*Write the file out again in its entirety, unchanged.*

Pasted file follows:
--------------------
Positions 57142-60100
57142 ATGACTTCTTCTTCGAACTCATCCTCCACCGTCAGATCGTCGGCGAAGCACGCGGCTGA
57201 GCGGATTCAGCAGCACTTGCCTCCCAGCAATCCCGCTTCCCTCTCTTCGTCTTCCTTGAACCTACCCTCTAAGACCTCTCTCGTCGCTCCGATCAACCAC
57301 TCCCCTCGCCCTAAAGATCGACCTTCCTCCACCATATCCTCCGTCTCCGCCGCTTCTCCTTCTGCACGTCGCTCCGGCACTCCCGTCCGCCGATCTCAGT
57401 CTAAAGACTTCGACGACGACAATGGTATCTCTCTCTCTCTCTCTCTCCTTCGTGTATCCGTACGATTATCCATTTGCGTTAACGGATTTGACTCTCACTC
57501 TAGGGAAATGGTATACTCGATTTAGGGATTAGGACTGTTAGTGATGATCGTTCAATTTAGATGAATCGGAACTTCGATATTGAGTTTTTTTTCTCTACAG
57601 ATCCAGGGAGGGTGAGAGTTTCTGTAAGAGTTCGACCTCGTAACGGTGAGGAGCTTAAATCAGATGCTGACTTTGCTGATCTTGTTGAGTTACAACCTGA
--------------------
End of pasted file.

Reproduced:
Positions 57142-60100
57142 ATGACTTCTTCTTCGAACTCATCCTCCACCGTCAGATCGTCGGCGAAGCACGCGGCTGA
57201 GCGGATTCAGCAGCACTTGCCTCCCAGCAATCCCGCTTCCCTCTCTTCGTCTTCCTTGAACCTACCCTCTAAGACCTCTCTCGTCGCTCCGATCAACCAC
57301 TCCCCTCGCCCTAAAGATCGACCTTCCTCCACCATATCCTCCGTCTCCGCCGCTTCTCCTTCTGCACGTCGCTCCGGCACTCCCGTCCGCCGATCTCAGT
57401 CTAAAGACTTCGACGACGACAATGGTATCTCTCTCTCTCTCTCTCTCCTTCGTGTATCCGTACGATTATCCATTTGCGTTAACGGATTTGACTCTCACTC
57501 TAGGGAAATGGTATACTCGATTTAGGGATTAGGACTGTTAGTGATGATCGTTCAATTTAGATGAATCGGAACTTCGATATTGAGTTTTTTTTCTCTACAG
57601 ATCCAGGGAGGGTGAGAGTTTCTGTAAGAGTTCGACCTCGTAACGGTGAGGAGCTTAAATCAGATGCTGACTTTGCTGATCTTGTTGAGTTACAACCTGA